XV. Discourse on the uptaken stick

Sutta Nipāta | The Aṭṭhakavagga | Contents | Pali
1. Fear is aroused by a stick one has acquired;
Look at people in conflict.
I shall relate to you a feeling of urgency,
How it was felt by me.
2. Having seen mankind thrashing about
Like fishes in little water,
Obstructed by one another—
Having seen, fear took hold of me.
3. The world was entirely without substance;
All the quarters were shaken.
Wanting a settled abiding for myself
I saw nothing that had not succumbed.
4. But even in succumbing people are obstructed—
Having seen this, strong dissatisfaction arose in me.
Then I saw a spike here,
Hard to see, stuck in the heart.
5. Subjected to this spike
Through all the quarters one runs about:
Having pulled out just this spike
One does not run, one does not sink.
6. Thereupon training rules are recited
Which are ties in the world—
One should not be engrossed in them.
But having broken through in every respect the objects of desire
One should train for one’s own blowing out.
7. One should be truthful, not audacious,
Not causing illusions, rid of denigration,
Without anger. A sage would cross over
The evil of yearning and manyness of wants.
8. A man intent upon blowing out
Would rise above sleepiness, indolence, and inertia;
He would not abide with cloudiness of mind;
He would not stand in contemptuousness.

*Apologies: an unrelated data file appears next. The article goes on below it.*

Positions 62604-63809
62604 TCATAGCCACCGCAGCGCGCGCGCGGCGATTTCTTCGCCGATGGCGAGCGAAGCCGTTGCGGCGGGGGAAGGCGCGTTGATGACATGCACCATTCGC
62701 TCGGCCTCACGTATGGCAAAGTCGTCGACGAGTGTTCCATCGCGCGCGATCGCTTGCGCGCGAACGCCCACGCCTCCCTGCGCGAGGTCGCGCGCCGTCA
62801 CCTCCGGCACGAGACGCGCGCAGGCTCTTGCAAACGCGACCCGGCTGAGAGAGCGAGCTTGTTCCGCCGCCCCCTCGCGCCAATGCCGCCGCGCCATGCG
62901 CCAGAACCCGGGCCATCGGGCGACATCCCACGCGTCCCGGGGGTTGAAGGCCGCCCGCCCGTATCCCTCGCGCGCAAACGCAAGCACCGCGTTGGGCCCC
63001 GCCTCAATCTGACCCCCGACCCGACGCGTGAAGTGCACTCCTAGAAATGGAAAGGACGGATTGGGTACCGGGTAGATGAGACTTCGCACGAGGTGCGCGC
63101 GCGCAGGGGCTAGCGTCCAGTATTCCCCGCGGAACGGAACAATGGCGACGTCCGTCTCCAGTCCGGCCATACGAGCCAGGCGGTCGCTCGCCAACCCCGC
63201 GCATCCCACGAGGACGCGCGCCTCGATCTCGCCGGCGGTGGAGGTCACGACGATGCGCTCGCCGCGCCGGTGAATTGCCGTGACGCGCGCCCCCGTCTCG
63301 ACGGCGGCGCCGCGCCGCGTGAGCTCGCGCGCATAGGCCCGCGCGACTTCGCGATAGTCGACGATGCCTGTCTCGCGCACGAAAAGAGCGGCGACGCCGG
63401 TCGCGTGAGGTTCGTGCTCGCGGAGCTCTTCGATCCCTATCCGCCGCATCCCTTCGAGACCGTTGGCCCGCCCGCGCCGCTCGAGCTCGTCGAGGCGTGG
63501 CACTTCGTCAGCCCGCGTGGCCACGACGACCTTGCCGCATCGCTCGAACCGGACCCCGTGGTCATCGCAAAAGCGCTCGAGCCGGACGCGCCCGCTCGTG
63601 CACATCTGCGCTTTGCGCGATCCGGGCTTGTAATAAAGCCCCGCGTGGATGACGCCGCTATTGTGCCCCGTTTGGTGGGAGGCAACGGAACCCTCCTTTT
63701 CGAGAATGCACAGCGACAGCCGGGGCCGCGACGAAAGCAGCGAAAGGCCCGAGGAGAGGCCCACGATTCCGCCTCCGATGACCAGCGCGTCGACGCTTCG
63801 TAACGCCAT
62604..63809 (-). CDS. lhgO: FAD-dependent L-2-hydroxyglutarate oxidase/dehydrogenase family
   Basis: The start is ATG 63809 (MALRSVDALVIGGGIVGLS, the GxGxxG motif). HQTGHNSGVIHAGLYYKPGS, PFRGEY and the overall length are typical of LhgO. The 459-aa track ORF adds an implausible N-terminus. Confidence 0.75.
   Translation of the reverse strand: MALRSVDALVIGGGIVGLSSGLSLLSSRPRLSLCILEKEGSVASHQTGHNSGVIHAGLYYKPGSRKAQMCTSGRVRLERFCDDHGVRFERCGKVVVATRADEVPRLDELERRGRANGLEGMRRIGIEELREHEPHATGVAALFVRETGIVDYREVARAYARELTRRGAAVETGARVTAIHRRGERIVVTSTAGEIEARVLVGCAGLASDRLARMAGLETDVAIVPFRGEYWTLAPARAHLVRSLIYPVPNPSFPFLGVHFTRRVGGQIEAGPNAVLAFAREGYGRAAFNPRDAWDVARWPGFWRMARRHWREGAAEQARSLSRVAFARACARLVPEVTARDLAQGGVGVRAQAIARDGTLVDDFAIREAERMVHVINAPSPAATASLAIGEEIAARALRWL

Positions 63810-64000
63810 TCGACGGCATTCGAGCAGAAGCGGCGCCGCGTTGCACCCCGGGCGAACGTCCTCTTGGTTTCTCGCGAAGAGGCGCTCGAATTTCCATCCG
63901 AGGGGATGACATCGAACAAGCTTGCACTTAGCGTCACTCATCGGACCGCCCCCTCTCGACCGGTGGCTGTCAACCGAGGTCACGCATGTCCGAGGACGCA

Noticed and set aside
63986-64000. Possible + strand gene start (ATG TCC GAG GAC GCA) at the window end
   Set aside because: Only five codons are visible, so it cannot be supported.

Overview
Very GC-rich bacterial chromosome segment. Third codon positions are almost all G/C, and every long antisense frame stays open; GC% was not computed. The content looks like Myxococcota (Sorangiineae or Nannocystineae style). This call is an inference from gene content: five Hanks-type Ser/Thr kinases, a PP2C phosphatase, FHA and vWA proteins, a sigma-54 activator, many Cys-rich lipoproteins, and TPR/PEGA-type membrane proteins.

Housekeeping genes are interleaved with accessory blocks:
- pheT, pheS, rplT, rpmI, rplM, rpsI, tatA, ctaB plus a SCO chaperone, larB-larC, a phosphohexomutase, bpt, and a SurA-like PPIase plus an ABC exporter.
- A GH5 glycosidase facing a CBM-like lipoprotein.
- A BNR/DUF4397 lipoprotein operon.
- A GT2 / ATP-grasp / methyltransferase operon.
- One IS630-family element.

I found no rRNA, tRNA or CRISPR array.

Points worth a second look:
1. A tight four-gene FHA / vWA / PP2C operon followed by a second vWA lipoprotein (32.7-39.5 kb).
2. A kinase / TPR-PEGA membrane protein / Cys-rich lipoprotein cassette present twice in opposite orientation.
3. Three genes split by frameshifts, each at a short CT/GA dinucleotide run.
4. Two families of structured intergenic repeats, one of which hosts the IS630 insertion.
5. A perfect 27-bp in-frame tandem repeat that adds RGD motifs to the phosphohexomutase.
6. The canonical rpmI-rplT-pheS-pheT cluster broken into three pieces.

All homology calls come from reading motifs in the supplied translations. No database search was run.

9. He would not be led into falsehood;
He would not work up affection for form;
And he would thoroughly understand self-regard.
He would live refraining from impetuosity.
10. He would not rejoice in the old;
He would not make submission to the new.
In something being lost he would not sorrow;
He would not be stuck on ethereal show.
11. I call greed “the great flood”;
I call longing the current;
Supporting stimuli, the turbulence;
Objects of desire, the mud so hard to get over.
12. Not deviating from truth, the sage,
The holy man, stands upon high ground.
Having relinquished everything
He truly is said to be “at peace.”
13. He truly is an experienced one; he is one who has realized;
Having understood the Way he is not dependent.
Rightly he is conducting himself through the world;
He does not envy anyone here.
14. Whoever here has got beyond objects of desire,
An attachment in the world hard to get over,
He does not sorrow, he does not brood.
He has cut off the stream; he is without bonds.
15. Whatever was before, make it wither away;
After, let there not be anything for yourself.
If in the present you will not grab hold
You will live your life at peace.
16. For whom there is nothing considered to be “mine”
In any respect among name and form,
And who does not sorrow over what is not there,
He truly does not suffer loss in the world.
17. For whom there is no thought of “this is for me,”
Or anything for others either,
He, not feeling any sense of “mine”ness,
In thinking “it is not for me” does not sorrow.
18. Not being harsh, not being greedy,
Being undisturbed by passion, being everywhere equanimous—
I tell you of this advantage
When asked of the one who is without vacillation.
19. For the undisturbed, understanding one
There is not any resultant.
He has refrained from endeavor.
He sees sanctuary everywhere.
20. Not as among equals, not as among inferiors,
Nor as among superiors does a sage put forth a claim.
He is at peace, without any fear of loss;
He does not acquire, he does not discard.

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